We gathered in the Vulcana training space on Saturday 6th November for a showing of five new works-in-progress. Friends, family, peers and industry lynch-pins were treated to a behind-the-scenes look at the developmental process for new works.
Vulcana Women’s Circus has several projects on the go at any one point in time. They run congruent streams of outreach work, skills-based training school and professional development for circus artists.
This was one of two showings this year, that were developed from Vulcana’s Incubator program. Over the past few years Vulcana has poured a lot of energy into invigorating its professional development for emerging and professional artists. The Incubator program offers artists access to the training space as well as consultation time with the artistic director, Celia White. An earlier showing in July debuted a number of new works and works-in-progress; this was the second chapter in the series, with longer and more elaborate pieces.
The evening consisted of five performances, followed by a discussion between artists and audience, prompted by Celia White. A slight twist on the usual one-way facilitated artist talk, this conversation invited contribution from the audience of peers. Questions circled idea-making and process development, but for myself the thoughts that are still resonating are the ones that discussed genre-definitions.
When works do not fit into a genre ‘box’, are they advantaged or disadvantaged? The over-used descriptor ‘fusion’ lacks the punch that is offered when different performance styles merge. There are, after all, some specific elements that separate and identify theatre, circus, dance, opera, burlesque and so on. But all performance styles borrow from other genres. Venues and festivals can be quite specific (and narrow) with bookings. Fashions for one style of performance can type-cast acts, and prevent them accessing audiences that would delight in their work. Seasonal fashions can result in a slew of hastily developed works that fit trends.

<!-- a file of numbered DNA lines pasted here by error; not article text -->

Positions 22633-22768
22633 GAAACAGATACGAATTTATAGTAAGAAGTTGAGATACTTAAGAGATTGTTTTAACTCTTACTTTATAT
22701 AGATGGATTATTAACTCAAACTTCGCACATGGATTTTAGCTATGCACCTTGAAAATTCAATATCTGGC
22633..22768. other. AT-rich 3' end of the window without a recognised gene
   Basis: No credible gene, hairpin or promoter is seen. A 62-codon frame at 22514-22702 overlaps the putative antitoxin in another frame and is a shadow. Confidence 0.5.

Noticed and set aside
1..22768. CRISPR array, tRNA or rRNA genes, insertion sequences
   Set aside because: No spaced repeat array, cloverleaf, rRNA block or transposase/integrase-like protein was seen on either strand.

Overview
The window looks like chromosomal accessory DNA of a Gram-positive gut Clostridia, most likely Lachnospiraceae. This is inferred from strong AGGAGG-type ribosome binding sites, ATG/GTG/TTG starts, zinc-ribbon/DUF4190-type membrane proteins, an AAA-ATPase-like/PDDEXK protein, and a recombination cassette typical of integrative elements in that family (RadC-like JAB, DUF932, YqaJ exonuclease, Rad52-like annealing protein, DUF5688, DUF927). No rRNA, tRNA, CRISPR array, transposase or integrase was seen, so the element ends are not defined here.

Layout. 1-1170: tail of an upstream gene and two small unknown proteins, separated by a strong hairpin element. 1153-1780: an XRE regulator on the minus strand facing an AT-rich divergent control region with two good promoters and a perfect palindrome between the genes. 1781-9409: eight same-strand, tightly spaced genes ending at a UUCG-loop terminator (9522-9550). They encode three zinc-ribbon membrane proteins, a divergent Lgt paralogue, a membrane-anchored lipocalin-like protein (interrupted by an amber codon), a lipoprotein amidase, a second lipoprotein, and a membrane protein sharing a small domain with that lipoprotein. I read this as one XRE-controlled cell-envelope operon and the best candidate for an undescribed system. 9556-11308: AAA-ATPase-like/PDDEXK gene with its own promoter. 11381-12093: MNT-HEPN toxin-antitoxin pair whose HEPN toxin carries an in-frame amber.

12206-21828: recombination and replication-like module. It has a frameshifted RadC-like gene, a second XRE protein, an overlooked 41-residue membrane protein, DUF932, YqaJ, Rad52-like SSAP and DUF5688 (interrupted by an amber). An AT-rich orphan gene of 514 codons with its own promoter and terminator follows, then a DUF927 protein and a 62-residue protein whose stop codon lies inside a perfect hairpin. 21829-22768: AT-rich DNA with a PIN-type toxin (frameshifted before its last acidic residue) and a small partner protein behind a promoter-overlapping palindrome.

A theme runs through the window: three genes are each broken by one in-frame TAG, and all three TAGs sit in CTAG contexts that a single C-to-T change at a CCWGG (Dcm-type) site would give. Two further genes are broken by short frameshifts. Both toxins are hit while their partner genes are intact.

It is important to have these kind of discussions, where the fourth wall is not only removed, but we get to go back stage. Oftentimes conversations only occur between artist and director, and perhaps a few close confidants. While not essential, having the opportunity to present works in development oftentimes adds to the developmental process. The feel of any piece changes immensely between rehearsal studio and stage lights, and the symbiosis of artist and audience is in many ways the whole aim of the game. The pressure of completing a work can affect the direction of a piece; what does an artist choose to explore when they don’t have the pressures of audience numbers, marketing, and industry fashions?
For works in progress, these developmental pieces were of a very high standard. Not only that, but the undulating tone from piece to piece made for a grand evening’s entertainment. Moving from whimsical to hysterical to lively to surreal to dark… Out of the evenings showings, I fully expect several full-length shows will develop. This was a delicious evening of developmental art with some lip-smacking food-for-thought to keep you going in the weeks to come.
Anja and Natalie